Ford Unit's First Black President

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When the group vice president of Ford Motor Company’s North American marketing, sales and service organization abruptly resigned in April, it sent Ford’s top dogs scrambling to find a replacement. Rather than go outside the company, they turned inward to a veteran executive to fill the slot. That set off a round of musical chairs and when it was over Darryl Hazel was president of Ford Division and the first African American to hold the job.

Hazel is more than qualified to handle one of the most prized jobs at Ford. At 56, he is a Ford lifer, having joined the company as a sales analyst in 1972 straight out of college, where he earned bachelor’s and master’s degrees in economics. What’s more, Hazel served as the president of the Lincoln Mercury Division before sliding over to head the much larger Ford. He is only the second person to head both of Ford Motor Co.’s major divisions, as well as its mammoth customer service division.

As Hazel climbed Ford’s corporate ladder, there were many firsts as an African American in his storied career. But Hazel’s humility keeps him solidly anchored to the ground. “I view these jobs as public service,� he told AAOW. “You get asked to serve, you do.� Born in Harlem, Hazel has been married for 27 years, has two children and plays bridge online because that’s all he’s got time to do. “With the Blackberry, the cell phone and what have you, this is a 24-7 kind of proposition,� he says.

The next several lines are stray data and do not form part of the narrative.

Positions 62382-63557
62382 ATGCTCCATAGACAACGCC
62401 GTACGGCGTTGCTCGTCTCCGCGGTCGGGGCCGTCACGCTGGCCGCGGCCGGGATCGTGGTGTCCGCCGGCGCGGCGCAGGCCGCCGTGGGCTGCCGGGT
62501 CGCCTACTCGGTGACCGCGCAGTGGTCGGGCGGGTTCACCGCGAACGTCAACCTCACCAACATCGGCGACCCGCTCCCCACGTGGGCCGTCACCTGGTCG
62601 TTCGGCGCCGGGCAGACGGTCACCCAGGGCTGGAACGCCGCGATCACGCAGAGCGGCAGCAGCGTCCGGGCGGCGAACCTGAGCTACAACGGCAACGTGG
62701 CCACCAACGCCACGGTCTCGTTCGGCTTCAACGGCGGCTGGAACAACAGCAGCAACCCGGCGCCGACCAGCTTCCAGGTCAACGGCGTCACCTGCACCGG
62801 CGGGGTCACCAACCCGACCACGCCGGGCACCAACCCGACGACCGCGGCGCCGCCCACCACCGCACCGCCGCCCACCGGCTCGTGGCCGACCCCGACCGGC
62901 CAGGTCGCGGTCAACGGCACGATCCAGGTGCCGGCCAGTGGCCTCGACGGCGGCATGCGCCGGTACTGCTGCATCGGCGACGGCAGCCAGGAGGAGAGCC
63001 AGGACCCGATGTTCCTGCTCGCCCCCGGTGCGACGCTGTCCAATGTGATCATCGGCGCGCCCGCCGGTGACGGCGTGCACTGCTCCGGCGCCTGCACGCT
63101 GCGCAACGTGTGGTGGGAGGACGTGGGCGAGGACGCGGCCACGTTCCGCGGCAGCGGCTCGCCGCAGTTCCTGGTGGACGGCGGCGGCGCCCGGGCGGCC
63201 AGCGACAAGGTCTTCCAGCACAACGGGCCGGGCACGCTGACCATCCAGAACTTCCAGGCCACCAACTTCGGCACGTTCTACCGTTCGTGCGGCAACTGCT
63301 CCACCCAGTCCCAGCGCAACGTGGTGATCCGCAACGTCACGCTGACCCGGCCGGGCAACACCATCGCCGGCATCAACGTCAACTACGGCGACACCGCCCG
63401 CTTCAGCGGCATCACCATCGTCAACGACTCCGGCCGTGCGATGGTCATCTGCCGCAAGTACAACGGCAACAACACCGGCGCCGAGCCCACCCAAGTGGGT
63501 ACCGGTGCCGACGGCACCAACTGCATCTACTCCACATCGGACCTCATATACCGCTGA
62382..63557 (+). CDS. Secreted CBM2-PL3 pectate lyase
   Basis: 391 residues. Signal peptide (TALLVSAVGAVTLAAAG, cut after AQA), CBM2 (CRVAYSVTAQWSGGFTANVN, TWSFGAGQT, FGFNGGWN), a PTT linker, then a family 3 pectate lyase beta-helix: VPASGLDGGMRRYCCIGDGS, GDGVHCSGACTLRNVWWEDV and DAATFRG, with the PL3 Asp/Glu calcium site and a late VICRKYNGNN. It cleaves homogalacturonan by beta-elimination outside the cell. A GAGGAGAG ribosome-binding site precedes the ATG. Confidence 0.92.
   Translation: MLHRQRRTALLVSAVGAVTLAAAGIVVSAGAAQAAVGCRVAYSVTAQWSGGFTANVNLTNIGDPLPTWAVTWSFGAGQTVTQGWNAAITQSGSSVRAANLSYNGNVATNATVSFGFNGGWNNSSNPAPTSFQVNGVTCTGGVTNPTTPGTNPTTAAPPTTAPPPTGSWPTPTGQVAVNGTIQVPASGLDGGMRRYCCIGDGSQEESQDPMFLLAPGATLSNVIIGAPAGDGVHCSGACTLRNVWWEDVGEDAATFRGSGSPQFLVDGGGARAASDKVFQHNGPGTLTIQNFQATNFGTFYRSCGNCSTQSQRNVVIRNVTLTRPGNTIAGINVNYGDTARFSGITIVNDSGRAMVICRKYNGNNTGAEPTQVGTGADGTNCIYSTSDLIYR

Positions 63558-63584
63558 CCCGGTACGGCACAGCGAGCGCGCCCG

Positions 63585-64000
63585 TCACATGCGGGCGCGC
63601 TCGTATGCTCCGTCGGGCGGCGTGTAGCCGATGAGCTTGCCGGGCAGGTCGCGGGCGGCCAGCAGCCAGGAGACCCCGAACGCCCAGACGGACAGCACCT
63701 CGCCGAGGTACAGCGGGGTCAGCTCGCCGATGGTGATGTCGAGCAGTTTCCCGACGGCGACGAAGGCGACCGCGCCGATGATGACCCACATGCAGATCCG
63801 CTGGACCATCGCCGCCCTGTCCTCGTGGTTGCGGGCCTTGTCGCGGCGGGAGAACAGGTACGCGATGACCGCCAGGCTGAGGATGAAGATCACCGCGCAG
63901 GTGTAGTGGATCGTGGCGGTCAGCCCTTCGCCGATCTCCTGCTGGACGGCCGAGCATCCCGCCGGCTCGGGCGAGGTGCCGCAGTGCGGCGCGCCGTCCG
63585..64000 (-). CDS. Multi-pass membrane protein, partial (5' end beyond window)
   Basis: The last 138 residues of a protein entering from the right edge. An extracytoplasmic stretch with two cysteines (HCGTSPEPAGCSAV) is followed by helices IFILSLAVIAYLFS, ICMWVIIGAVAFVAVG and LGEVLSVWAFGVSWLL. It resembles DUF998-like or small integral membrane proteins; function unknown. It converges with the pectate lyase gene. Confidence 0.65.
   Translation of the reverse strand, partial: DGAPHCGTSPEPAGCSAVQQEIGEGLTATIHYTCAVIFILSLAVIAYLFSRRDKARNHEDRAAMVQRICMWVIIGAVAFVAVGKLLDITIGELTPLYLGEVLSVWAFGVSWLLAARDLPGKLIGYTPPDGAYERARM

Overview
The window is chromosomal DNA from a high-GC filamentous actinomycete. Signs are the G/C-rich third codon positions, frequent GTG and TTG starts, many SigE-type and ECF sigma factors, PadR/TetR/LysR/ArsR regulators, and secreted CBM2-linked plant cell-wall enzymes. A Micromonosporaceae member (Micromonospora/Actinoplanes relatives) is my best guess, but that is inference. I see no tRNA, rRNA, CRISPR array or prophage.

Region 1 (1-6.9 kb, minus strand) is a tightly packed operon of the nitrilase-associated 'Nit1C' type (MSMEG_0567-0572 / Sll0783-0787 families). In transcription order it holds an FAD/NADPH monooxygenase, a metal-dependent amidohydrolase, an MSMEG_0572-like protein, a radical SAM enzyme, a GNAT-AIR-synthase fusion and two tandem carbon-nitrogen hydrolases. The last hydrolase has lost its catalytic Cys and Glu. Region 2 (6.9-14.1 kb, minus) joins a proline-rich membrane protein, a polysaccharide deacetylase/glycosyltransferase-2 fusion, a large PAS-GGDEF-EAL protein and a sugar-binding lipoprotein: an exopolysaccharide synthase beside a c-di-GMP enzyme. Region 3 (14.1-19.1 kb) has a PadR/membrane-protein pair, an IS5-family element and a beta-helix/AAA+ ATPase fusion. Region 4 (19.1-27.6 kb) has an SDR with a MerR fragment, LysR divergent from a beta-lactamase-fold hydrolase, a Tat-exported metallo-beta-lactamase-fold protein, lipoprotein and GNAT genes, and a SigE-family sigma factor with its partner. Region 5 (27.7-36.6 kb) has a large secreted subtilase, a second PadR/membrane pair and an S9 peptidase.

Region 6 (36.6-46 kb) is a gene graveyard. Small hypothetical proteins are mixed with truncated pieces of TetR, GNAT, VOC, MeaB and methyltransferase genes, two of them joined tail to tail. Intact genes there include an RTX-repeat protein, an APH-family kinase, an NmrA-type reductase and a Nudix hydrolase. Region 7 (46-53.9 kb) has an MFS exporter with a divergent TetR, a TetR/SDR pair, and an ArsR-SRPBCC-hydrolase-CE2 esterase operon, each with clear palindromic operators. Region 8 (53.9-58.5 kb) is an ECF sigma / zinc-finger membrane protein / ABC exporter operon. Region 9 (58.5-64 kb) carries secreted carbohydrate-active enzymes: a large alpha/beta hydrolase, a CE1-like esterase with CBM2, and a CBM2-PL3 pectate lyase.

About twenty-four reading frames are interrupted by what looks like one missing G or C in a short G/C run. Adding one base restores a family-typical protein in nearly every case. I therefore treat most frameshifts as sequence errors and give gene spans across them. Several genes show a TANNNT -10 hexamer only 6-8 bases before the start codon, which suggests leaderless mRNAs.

But make no mistake about it, heading Ford is not the culmination of Hazel’s career. He’s got a lot of heavy lifting to do. Ford has been the best selling brand in the United States for more than 20 years. But sales have been slipping, and for the first time in a generation, Ford could be supplanted by Chevrolet or Toyota as the best-selling brand. “My measure of success is going to be real simple,� Hazel says, “were we able to turn that around?�

Hazel is well positioned to stop the slide. He has worked his way up literally from the bottom of the sales organization. In short, he knows the business, the company and its dealers. Hazel even spent some time in product development. He described himself as non-reactionary with an intellectual dispassionate perspective, yet he’s able to respond to the day-to-day sales issues that arise. “In other words,� he says, “since I’ve been here so long a lot of what happens I’ve seen.�
What he sees in Ford’s future is a pumped up dealer body selling a lot more cars than it used to. Hazel said Ford dealers are his distinct advantage over the competition. "They are pillars of their communities. Wherever you go in America, you’re not far from a Ford dealer."



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